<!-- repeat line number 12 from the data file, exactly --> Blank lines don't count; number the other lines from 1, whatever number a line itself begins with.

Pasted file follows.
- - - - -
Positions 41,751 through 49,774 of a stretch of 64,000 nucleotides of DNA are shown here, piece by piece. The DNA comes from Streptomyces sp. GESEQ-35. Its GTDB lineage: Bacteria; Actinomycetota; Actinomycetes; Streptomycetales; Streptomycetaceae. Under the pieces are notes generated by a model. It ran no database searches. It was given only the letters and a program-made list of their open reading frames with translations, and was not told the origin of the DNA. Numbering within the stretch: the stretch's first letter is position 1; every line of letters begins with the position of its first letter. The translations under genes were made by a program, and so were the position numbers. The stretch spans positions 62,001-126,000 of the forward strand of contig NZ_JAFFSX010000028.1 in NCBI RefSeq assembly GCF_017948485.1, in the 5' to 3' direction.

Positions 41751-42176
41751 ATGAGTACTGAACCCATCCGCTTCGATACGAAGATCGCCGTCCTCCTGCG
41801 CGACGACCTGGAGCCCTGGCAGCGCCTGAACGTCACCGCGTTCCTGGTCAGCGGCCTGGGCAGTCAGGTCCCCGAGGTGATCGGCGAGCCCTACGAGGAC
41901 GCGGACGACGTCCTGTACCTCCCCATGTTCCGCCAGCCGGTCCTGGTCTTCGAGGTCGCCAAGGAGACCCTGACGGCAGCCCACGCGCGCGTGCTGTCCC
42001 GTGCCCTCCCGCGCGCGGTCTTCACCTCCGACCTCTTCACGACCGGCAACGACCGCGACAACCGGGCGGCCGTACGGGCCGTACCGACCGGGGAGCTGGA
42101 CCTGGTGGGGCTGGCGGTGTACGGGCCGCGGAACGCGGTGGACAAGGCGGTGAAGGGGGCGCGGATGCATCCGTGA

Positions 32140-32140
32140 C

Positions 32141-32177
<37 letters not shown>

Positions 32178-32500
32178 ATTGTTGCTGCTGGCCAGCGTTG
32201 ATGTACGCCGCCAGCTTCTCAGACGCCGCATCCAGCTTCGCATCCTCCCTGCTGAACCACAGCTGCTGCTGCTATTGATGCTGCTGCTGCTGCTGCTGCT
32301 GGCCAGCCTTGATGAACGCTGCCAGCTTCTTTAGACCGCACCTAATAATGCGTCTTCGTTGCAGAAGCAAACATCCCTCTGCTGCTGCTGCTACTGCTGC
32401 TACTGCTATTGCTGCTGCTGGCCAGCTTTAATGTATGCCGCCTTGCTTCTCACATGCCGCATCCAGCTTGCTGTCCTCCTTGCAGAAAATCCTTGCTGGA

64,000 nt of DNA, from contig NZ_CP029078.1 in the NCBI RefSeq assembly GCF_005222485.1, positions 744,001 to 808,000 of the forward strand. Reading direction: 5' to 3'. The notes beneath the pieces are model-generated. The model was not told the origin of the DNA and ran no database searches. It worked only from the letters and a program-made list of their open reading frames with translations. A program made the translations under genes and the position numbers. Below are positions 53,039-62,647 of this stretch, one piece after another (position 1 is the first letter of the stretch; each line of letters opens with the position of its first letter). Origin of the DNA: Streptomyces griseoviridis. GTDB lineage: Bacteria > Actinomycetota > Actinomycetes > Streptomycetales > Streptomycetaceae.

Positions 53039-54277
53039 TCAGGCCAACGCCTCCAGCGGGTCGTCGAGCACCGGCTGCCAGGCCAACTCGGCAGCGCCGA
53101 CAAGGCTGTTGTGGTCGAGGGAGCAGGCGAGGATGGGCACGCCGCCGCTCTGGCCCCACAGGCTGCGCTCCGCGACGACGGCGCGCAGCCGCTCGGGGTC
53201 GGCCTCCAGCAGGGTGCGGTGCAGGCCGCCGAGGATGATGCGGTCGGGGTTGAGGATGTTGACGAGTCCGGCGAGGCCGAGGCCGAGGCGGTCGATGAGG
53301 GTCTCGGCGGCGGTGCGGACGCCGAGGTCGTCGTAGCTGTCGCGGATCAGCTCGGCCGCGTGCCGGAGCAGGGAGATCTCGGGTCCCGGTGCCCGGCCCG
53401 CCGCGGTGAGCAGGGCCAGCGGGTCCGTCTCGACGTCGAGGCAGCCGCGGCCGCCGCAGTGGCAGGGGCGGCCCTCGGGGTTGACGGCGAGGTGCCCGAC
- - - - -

Positions 32178-32500